Helping Ukrainians Fleeing The Russian Invasion


Asylum, Current Affairs, European Union, Human Rights, Legal Matters, Migration Trends, Policy, Population, Refugees

helping-ukrainians-fleeing-the-russian-invasion

1. The Russian invasion of Ukraine, on 24 February 2022 has led to Europe’s fastest growing refugee crisis since the Second World War – with 2.5 million people now having fled the country. Poland has taken in more than 1.2 million refugees, Hungary over 190,000 refugees, Germany over 50,000 refugees, Italy over 7,000 refugees and Ireland – a country a fraction the size of the UK – has given sanctuary to three times as many refugees as has Great Britain, which has so far granted access to about 1,000 people.

2. Following the invasion, the government announced changes to immigration policies affecting 50,000-60,000 Ukrainians in the UK (see Home Office factsheet).These included the following:

  • Ukrainians who are on work, study or visit visas in the UK will be able to switch onto different visa routes, and seasonal workers will have their leave extended.  
  • Ukrainian nationals on an existing points-based system route can extend their leave in the UK  
  • Ukrainian nationals on an existing visitor visa can exceptionally switch into a points-based system migration route without having to leave the UK   
  • Ukrainian nationals on an existing visitor visa can apply under the family route for further leave without meeting the immigration status requirement, provided they meet the requirements for leave based on exceptional circumstances  
  • Ukrainian nationals on an existing seasonal worker visa will have their leave in the UK extended to 31 December 2022  
  • Ukrainian nationals in temporary HGV/pork butcher jobs will have their leave in the UK extended to 31 December 2022 and those in pork butcher roles will also be allowed to apply to the skilled worker route. 

3. Other European countries have waived all visa requirements and allowed Ukrainians to stay for three years. So what has the UK government announced since the invasion?

Humanitarian visa route for community-sponsored refugees

4. Following the invasion, the government announced a new sponsored humanitarian visa route to allow communities, private sponsors or local authorities to sponsor people to come the UK from Ukraine. However, those coming are only able to stay for an initial 12 months. There is to be no numerical limit and the Home Office stated that the UK will welcome as many Ukrainians as wish to come and for whom there are sponsors . However, as of 10 March this was still weeks away from being set up.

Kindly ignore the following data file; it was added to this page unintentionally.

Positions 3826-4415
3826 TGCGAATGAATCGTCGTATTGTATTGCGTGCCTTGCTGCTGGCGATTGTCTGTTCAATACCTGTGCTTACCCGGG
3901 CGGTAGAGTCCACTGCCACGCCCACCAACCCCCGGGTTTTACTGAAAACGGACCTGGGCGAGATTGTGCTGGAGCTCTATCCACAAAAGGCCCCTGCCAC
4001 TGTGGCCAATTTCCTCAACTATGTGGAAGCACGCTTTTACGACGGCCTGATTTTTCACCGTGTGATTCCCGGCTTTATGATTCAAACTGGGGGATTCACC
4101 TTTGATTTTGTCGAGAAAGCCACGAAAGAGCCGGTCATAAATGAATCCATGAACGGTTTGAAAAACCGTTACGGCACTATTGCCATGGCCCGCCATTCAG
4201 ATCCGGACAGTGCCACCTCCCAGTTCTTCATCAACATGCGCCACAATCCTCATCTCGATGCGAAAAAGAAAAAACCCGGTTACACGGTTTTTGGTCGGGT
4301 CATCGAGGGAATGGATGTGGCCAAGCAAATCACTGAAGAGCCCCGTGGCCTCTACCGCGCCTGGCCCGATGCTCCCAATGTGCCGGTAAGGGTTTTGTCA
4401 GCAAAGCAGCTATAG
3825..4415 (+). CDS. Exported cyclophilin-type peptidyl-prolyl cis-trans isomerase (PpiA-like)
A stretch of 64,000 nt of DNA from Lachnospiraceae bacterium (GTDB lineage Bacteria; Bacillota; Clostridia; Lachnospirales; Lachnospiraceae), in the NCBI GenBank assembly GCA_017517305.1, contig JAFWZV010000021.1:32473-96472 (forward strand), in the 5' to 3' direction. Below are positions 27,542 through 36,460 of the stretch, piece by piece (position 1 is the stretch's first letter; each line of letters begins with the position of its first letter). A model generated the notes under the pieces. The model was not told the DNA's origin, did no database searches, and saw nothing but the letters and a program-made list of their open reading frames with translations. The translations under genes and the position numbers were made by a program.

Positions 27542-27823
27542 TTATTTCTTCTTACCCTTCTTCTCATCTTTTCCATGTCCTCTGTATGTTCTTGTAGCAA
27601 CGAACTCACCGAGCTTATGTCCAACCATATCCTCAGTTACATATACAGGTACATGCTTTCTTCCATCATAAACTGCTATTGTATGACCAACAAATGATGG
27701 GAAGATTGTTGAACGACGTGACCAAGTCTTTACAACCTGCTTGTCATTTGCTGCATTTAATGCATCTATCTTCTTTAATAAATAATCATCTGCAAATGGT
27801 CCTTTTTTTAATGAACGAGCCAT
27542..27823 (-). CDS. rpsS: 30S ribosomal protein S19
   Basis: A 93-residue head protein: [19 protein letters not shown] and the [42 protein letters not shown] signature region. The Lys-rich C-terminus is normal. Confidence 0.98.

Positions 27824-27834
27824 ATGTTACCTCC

Ukraine Family Scheme

5. Extra arrangements for Ukrainians not currently here are available to those with family links to the UK or who can secure a sponsor in the UK (the Ukraine Family Scheme visa). Such visas are restricted only to those with permanent residence in the UK, either as citizens or with settled status, thought to number about 40,000. The Ukrainian Ambassador, in evidence to MPs, estimated that at least 100,000 might try to reunite with relatives in the UK, although he thought most would prefer to stay in eastern Europe to remain close to family still in Ukraine.[i]

6. This scheme, launched on 4 March 2022, allows applicants to join immediate or extended family members or extend their stay in the UK. It is free to apply. The person is then able to live, work and study in the UK and access public funds. The visa is not permanent and only lasts up to three years. 

7. Visa Application Centres are operating in Budapest, Hungary; Chisinau, Moldova, Warsaw, Poland, Bucharest, Romania; Paris, France.

8. There are reports that many Ukrainians are queuing up in Calais and in Poland (for instance, at a makeshift visa application centre in Rzeszow) to be able to come and join relatives in the UK. some have said they have been turned away at Calais as they struggle to find a place to fill out visa applications. To enable people to apply for the family visa scheme, the British Government is setting up a special visa processing facility in Lille: 70 miles from Calais where 300 Ukrainians are reported to be trying to secure entry.